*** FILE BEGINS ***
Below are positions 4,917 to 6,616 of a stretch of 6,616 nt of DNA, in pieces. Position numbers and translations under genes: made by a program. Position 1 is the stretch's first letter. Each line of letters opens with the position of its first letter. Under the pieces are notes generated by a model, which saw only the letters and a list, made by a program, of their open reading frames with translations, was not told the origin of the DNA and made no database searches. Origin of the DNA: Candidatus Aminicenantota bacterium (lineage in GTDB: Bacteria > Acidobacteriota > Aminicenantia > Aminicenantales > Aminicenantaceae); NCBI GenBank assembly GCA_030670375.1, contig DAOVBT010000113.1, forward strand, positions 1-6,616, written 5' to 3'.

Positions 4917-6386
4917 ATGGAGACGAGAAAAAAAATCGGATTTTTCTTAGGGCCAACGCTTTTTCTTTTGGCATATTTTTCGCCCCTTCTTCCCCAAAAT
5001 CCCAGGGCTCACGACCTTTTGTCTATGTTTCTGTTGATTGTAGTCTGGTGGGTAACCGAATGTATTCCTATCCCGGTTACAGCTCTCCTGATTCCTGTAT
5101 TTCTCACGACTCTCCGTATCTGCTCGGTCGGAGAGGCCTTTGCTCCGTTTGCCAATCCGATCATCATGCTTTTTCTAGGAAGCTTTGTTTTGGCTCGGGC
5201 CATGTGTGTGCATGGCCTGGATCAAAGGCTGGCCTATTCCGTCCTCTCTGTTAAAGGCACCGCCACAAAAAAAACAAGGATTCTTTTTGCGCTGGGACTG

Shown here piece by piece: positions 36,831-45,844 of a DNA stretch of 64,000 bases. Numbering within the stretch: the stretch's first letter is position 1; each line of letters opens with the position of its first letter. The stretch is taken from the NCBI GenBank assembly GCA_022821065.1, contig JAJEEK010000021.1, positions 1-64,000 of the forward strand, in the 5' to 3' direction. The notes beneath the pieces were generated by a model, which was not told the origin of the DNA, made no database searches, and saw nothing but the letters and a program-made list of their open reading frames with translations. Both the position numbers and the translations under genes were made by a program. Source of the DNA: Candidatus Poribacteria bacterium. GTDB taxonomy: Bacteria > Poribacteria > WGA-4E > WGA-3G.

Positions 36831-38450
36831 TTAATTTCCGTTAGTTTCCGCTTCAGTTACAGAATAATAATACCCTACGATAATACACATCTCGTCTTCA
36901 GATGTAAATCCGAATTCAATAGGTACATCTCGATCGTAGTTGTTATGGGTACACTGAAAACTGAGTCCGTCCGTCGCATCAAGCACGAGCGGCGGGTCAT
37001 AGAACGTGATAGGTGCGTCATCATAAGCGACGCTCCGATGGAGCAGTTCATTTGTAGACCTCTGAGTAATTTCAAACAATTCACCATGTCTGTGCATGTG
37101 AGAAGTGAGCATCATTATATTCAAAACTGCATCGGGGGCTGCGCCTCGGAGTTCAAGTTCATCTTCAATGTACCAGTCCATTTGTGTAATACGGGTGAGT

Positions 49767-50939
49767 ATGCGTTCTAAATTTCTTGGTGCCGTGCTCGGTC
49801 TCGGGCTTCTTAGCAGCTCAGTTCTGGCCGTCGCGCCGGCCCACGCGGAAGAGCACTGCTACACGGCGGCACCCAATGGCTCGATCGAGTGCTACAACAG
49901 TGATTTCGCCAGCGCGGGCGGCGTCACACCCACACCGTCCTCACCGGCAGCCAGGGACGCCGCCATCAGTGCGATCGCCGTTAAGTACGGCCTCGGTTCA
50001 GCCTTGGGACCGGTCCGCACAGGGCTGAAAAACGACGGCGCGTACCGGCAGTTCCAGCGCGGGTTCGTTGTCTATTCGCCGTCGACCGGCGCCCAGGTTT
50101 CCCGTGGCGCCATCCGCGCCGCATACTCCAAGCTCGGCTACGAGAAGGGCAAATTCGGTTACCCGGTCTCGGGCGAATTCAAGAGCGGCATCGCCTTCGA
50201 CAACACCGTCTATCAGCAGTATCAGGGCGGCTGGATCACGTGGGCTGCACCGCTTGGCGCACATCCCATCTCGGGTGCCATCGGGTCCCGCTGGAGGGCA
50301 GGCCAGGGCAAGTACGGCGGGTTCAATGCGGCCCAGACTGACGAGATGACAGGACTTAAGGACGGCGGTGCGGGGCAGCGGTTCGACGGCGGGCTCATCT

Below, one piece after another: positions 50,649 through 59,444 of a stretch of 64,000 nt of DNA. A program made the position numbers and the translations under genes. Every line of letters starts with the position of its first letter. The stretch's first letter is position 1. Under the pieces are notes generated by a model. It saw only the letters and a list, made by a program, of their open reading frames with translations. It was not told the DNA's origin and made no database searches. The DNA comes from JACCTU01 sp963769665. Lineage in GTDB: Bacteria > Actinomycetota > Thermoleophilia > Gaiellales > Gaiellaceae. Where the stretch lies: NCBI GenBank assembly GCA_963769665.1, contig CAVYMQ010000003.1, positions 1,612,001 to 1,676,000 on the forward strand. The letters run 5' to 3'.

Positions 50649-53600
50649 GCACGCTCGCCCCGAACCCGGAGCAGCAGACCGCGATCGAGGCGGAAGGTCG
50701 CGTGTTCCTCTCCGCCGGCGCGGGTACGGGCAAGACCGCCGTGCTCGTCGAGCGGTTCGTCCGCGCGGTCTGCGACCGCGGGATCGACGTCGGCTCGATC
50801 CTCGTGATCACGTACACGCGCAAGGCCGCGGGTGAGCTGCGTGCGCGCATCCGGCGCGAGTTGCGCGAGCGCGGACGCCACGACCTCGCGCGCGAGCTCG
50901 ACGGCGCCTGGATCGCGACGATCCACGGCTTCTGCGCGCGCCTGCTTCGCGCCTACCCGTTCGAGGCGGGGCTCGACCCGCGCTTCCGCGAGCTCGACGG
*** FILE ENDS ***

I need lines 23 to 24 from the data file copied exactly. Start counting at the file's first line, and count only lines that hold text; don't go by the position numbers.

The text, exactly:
50649 GCACGCTCGCCCCGAACCCGGAGCAGCAGACCGCGATCGAGGCGGAAGGTCG
50701 CGTGTTCCTCTCCGCCGGCGCGGGTACGGGCAAGACCGCCGTGCTCGTCGAGCGGTTCGTCCGCGCGGTCTGCGACCGCGGGATCGACGTCGGCTCGATC